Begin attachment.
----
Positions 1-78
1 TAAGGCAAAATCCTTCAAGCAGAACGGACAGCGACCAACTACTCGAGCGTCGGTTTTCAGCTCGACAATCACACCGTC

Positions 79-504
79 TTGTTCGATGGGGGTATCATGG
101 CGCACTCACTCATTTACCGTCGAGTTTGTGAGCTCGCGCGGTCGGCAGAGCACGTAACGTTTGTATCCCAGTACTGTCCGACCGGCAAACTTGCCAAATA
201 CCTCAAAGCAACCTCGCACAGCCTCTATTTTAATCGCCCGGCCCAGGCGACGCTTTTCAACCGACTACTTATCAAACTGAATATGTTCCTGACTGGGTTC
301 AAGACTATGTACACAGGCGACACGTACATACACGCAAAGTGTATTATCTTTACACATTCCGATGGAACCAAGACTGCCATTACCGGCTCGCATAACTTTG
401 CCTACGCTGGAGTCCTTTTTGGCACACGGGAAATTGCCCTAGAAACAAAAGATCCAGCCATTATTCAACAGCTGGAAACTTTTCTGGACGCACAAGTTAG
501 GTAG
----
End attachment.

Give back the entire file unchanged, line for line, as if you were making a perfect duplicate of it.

Positions 1-78
1 TAAGGCAAAATCCTTCAAGCAGAACGGACAGCGACCAACTACTCGAGCGTCGGTTTTCAGCTCGACAATCACACCGTC

Positions 79-504
79 TTGTTCGATGGGGGTATCATGG
101 CGCACTCACTCATTTACCGTCGAGTTTGTGAGCTCGCGCGGTCGGCAGAGCACGTAACGTTTGTATCCCAGTACTGTCCGACCGGCAAACTTGCCAAATA
201 CCTCAAAGCAACCTCGCACAGCCTCTATTTTAATCGCCCGGCCCAGGCGACGCTTTTCAACCGACTACTTATCAAACTGAATATGTTCCTGACTGGGTTC
301 AAGACTATGTACACAGGCGACACGTACATACACGCAAAGTGTATTATCTTTACACATTCCGATGGAACCAAGACTGCCATTACCGGCTCGCATAACTTTG
401 CCTACGCTGGAGTCCTTTTTGGCACACGGGAAATTGCCCTAGAAACAAAAGATCCAGCCATTATTCAACAGCTGGAAACTTTTCTGGACGCACAAGTTAG
501 GTAG